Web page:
The structure and functioning of the eye are, in many ways, similar to that of an autofocus camera.
At the front of the eye is the cornea. This is the clear transparent curved surface that allows light rays and images into the eye. It also plays a significant role, together with the lens, in focusing these images onto the retina. Hence, it is this corneal curvature that LASIK seeks to modify to correct for refractive errors in the eye. The clarity of the cornea is also affected by disease, infection and degenerations and in severe cases, corneal transplant surgery may be needed to restore clarity to the cornea and improve eyesight.
Just behind the cornea is the anterior chamber, a space filled with a clear liquid known as the aqueous. This is produced by the ciliary body and its function is to provide nutrients to the cornea and the lens. The iris is the coloured part of the eye with an aperture (or hole) in the middle called the pupil. It controls the size/diameter of the pupil thereby adjusting the amount of light that enters the eye. This is similar to the function of the diaphragm of a camera controlling the aperture size.
Inflammation of this iris/ciliary body structure causes a condition called Iritis or Uveitis and this can be the result of various local or systemic diseases.
The anterior chamber angle is the area where the iris is attached to the peripheral corneal limbal region. It has the tissues (trabecular meshwork) that are responsible for the reabsorption of the aqueous from the anterior chamber. Abnormalities in this area can cause the condition called Glaucoma. If the trabecular meshwork is physically blocked by the root of the iris, Closed Angle Glaucoma results. If it is the malfunction of the trabecular meshwork itself that results in poor reabsorption of aqueous in the presence of an open angle, then Open Angle Glaucoma can occur.
The clear lens plays a major role together with the cornea in focusing images onto the retina. It is held in place by suspensory ligaments which are attached to the ciliary body. Contractions of the ciliary body exert forces onto the suspensory ligaments which will in turn affects the curvature of the lens to adjust accordingly and focus the images, whether near or far, onto the retina. As one ages, the clarity of the lens starts to change and cloudiness of the lens results in Cataract formation. If vision is significantly affected, the removal of the lens surgically and replacing it with an artificial intraocular lens implant (IOL) will help restore sight.
The vitreous is a transparent gel like substance that fills the globe of the eye. As one ages, the gel like nature of the vitreous becomes more liquid and it is at this stage that precipitates can sometimes form within the vitreous causing one to see Floaters. The liquification and contraction of the vitreous can also cause one to see flashes and in some cases cause retinal holes, tears or detachment.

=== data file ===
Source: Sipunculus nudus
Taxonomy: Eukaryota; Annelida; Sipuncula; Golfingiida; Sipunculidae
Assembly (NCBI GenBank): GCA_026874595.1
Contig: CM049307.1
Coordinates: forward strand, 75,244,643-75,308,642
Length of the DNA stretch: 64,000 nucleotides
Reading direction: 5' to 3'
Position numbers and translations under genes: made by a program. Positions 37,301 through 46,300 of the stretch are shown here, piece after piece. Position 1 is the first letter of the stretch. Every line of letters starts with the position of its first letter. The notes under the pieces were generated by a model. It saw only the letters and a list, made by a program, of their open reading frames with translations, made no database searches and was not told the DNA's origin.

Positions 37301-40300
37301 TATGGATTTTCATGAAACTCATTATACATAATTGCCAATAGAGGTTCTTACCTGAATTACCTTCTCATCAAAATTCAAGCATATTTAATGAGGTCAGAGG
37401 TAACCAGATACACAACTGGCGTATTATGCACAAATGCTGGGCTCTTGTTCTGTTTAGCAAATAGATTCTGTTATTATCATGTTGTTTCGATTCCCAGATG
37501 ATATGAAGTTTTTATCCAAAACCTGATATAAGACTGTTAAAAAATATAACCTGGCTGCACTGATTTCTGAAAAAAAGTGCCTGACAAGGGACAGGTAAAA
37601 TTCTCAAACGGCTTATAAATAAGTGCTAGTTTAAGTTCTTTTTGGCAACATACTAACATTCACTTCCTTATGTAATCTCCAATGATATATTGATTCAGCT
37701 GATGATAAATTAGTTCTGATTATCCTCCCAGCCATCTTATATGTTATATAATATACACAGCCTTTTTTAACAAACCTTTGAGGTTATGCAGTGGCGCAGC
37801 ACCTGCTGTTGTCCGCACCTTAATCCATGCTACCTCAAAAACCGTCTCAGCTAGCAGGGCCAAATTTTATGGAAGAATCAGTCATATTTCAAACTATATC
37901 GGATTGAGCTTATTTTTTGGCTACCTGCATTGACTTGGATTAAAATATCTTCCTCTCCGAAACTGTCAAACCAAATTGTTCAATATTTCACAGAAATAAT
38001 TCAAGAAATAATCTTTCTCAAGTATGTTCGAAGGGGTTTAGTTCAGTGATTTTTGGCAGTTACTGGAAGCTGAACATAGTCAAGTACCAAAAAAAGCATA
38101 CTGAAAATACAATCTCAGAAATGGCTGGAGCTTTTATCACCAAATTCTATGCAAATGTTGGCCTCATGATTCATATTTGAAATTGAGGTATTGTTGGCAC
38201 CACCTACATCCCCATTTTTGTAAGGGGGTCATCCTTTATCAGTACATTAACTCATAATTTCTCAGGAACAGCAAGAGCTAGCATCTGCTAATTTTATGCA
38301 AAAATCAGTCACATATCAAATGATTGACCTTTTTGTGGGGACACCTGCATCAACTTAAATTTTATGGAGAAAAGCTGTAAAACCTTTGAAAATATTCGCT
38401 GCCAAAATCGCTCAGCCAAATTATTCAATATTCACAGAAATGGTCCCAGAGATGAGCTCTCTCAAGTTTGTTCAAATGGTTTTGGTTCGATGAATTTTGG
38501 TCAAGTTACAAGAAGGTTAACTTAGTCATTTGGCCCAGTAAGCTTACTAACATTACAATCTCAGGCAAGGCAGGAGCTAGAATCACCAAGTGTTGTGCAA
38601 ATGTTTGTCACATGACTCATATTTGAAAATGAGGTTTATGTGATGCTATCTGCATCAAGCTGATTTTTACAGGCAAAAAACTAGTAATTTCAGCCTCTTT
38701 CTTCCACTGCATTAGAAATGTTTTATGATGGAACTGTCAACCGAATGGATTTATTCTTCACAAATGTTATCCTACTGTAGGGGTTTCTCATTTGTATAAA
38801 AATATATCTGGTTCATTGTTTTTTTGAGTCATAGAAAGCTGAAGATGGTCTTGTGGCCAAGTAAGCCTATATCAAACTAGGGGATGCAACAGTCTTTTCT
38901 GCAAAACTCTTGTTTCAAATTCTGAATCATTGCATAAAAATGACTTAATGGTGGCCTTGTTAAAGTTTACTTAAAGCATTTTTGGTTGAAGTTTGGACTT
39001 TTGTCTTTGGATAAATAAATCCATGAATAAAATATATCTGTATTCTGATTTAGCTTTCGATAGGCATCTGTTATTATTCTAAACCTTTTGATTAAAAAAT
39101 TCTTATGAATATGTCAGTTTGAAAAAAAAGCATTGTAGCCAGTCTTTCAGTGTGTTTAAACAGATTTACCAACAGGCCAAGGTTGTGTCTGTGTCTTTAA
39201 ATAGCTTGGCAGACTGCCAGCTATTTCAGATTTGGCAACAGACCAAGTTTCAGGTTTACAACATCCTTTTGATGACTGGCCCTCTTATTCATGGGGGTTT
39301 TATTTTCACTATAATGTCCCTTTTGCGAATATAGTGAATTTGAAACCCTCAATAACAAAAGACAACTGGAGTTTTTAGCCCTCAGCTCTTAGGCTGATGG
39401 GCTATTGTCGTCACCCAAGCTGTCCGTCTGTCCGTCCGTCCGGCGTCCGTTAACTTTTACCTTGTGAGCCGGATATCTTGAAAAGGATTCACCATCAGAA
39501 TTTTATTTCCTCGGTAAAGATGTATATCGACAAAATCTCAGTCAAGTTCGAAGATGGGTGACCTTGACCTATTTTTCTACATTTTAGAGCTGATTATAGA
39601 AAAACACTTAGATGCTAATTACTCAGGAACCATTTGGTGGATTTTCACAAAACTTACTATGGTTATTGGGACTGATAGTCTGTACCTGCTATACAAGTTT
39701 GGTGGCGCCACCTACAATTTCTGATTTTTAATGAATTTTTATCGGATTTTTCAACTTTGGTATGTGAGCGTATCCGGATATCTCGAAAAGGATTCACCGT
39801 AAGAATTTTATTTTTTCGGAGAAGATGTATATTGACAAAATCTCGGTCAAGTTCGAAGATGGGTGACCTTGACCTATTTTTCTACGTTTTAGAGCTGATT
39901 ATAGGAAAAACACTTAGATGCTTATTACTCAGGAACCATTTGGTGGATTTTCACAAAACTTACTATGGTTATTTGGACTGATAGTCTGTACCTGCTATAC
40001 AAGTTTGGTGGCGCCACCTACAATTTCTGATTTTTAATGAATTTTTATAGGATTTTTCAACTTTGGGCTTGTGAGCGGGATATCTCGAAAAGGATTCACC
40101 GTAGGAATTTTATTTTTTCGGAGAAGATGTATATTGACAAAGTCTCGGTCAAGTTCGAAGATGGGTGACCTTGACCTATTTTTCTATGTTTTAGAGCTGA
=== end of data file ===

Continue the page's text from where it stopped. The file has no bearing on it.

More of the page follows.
The retina is the nerve tissue of the eye that contains photoreceptors that respond to light and images (this is equivalent to the film in a camera.) These responses are converted to electrical impulses and transmitted to the brain via the optic nerve. There are 2 types of photoreceptors; Rods, which are more widely distributed in the retina, are responsible for peripheral and night vision, and Cones, which are mostly concentrated in and around the central portion of the retina called the macula. The cones are mainly responsible for sharp central vision and our appreciation of colour. It is here that a condition known as Age Related Macular Degeneration can affect the central vision of a person as he grows old.
Tears and holes in the retina can also result in Retinal Detachments which if not treated urgently can result in permanent vision loss.
The retinal blood vessels are fine vessels comprising both arteries and veins. They carry blood and provide oxygen and nourishment to the retina. Diseases like diabetes and hypertension can affect these blood vessels, resulting in a group of conditions known as Retinal Vascular Disorders.
The optic nerve transmits the electrical impulses generated by the retina, in response to images, to the brain. In glaucoma, the optic nerve head may be compromised due to the increased intraocular pressure and ‘cupping’ of the optic nerve results. This may lead to loss of peripheral vision and if left untreated, the visual loss will progress until central vision is also affected. Inflammations of the optic nerve can also occur (optic neuritis) leading to loss of vision.